Manufacturers unveil plans for autonomous technologies

12.00 | 18 August 2016 |

In two separate announcements earlier this week, the vehicle manufacturing giants Ford and Audi have outlined the next steps in their plans to develop vehicles with autonomous capabilities.

Ford has unveiled plans to mass-produce a fully autonomous car, devoid of a steering wheel, by 2021.

Mark Fields, Ford president and CEO, said: “The next decade will be defined by automation of the automobile, and we see autonomous vehicles as having as significant an impact on society as Ford’s moving assembly line did 100 years ago.

“We’re dedicated to putting on the road an autonomous vehicle that can improve safety and solve social and environmental challenges for millions of people – not just those who can afford luxury vehicles.”

In a separate announcement on the same day (16 August), Audi confirmed it is to introduce technology that will allow its vehicles to communicate with traffic lights. (BBC News)

The technology will tell drivers when lights are due to turn green and when they will not be able to pass a set of lights before they turn red.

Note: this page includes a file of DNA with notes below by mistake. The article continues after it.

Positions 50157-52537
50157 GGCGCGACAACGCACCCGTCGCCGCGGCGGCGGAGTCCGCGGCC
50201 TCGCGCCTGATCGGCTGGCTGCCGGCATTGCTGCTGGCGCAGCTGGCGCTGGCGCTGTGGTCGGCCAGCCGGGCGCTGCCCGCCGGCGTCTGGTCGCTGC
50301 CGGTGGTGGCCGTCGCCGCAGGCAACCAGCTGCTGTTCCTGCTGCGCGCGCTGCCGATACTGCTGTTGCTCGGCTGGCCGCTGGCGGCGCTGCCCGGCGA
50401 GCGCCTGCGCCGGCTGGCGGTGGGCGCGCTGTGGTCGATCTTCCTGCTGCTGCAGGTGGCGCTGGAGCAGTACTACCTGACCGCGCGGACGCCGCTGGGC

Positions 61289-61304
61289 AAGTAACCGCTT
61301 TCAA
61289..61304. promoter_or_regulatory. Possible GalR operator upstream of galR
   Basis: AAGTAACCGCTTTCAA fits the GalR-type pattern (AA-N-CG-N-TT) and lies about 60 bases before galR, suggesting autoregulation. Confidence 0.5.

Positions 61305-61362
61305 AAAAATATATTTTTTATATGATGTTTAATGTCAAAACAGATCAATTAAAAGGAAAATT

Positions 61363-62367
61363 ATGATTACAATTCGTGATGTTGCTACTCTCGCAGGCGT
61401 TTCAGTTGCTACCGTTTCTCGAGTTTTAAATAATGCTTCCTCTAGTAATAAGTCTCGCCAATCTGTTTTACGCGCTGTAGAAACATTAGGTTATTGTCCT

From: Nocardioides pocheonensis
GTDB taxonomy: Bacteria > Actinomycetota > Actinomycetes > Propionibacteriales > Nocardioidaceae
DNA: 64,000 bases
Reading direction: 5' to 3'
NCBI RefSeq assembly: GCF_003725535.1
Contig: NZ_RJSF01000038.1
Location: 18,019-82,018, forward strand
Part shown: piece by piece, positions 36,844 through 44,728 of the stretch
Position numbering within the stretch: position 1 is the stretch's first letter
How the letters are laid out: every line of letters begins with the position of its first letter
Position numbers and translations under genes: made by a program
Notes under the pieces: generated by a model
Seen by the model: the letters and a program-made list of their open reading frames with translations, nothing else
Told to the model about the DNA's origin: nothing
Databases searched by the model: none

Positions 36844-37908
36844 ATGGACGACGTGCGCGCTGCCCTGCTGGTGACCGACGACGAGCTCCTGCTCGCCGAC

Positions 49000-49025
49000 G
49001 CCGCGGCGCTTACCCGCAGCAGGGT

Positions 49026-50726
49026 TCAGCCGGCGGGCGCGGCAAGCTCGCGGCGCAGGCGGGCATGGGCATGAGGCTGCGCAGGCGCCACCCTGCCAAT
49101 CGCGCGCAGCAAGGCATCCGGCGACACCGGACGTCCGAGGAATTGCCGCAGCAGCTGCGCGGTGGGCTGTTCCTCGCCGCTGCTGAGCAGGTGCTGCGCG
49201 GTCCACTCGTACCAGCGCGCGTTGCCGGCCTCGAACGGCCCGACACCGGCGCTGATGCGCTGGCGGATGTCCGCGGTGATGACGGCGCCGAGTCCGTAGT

The BBC report says that in time traffic signals could advise vehicles to keep to a certain speed in order to match the flow of traffic lights.

Audi says that while over the long term the technology will reduce collisions and congestion, at present it is “designed not as a safety feature, but a comfort and convenience feature".

Audi plans to start rolling out the technology in a number of US cities later this year.

In other ‘self-driving’ news, a Tesla Model X is being credited with having helped save an American man’s life when the vehicle’s autopilot function got him to a hospital after he suffered a pulmonary embolism. (The Telegraph)

Thinking that it would be quicker than pulling over to call an ambulance, the driver set the "autopilot" autonomous driving function to drive him to the closest hospital.



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